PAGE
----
This is what I like to see. Business leaders putting their heads above the parapet and expressing an opinion on issues of the day that affect them and their employees. After all, the BBC have made sure that we've all heard the ridiculously simplistic views of people like James Dyson (who thinks it's fine to just "walk away" from pre-existing UK/EU financial commitments) and Tim Martin (who thinks English sparkling wine is superior to Champagne). In this advert it's pretty obvious that the guy running Pimlico Plumbers is unhappy about Brexit, he's not alone! 

I'm thinking seriously about heading up to London on Saturday afternoon now..

Reminder from a Remainer IX

This is the bit where the denials start (i.e. when it's beyond obvious that the whole thing is a festering shit-bag).. 

Queasy images..

A static image that looks like it's moving when you stare at it, don't gawp for too long though, I did and it made me feel slightly queasy!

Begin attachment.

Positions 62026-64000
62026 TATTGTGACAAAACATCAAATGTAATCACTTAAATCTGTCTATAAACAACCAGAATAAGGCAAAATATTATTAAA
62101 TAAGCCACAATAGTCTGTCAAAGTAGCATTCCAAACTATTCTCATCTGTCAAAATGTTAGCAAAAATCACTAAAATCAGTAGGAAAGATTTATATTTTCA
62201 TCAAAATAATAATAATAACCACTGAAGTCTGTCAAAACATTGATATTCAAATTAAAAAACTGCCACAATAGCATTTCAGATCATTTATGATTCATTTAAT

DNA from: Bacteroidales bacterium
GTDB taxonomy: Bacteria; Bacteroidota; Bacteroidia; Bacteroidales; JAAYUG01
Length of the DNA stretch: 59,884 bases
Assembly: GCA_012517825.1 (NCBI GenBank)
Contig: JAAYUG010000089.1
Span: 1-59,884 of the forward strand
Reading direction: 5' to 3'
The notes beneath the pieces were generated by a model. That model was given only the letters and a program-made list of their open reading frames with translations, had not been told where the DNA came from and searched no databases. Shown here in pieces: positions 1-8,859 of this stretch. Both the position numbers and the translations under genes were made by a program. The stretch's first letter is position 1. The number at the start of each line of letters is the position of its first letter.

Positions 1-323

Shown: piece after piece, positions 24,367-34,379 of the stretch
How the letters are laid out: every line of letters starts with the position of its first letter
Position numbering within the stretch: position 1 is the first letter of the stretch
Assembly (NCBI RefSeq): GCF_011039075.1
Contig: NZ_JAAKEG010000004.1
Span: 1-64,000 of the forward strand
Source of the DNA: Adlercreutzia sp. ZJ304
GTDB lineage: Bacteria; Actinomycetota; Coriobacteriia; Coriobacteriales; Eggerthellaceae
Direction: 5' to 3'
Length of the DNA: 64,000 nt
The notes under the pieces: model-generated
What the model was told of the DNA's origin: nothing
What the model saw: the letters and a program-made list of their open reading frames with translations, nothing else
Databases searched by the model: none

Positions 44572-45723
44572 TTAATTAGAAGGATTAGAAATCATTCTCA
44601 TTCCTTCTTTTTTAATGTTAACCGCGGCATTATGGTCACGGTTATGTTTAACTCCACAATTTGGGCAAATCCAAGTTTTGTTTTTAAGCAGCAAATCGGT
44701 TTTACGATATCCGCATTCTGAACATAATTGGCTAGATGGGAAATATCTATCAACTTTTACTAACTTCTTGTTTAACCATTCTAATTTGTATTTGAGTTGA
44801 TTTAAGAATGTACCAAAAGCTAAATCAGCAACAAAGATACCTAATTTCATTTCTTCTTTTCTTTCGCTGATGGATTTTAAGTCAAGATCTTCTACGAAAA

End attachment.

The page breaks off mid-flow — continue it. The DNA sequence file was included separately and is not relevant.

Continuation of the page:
Wrong type of cable?

Nothing like a bit of Autumnal rail chaos to brighten up your day. Reading station absolutely rammed this morning due to an issue with overhead cables between Maidenhead and Paddington (apparently they were shredded by one of the new trains) meaning that there were no services from the West of the country getting into London at all. The only route still limping along was from Reading into Waterloo (a local service) for which this (see picture) was the queue. I always find it best to try to relax when faced with situations like this, often you see people getting madder and madder to the point of super-nova but in the greater scheme of things it's only one day and there are plenty of nice coffee shops and bars in Reading to wile away a couple of hours* doing email while the crowds disperse..

*Update - gave up waiting, life too short, went home :(

Tuesday, October 16, 2018

Reminder from a Remainer VIII

Handy list for Brexiters needing to create their own masturbatory narratives for why they made what will probably turn out to be the most culturally divisive and economically destructive decision in British political history..

Sunday, October 14, 2018

Jingle bells?

I noticed that our local supermarket now has an official "Christmas section", it's only October and still warm enough to wear a tee shirt outside but for those people that need a fix of mince pies and stollen cake they have it covered!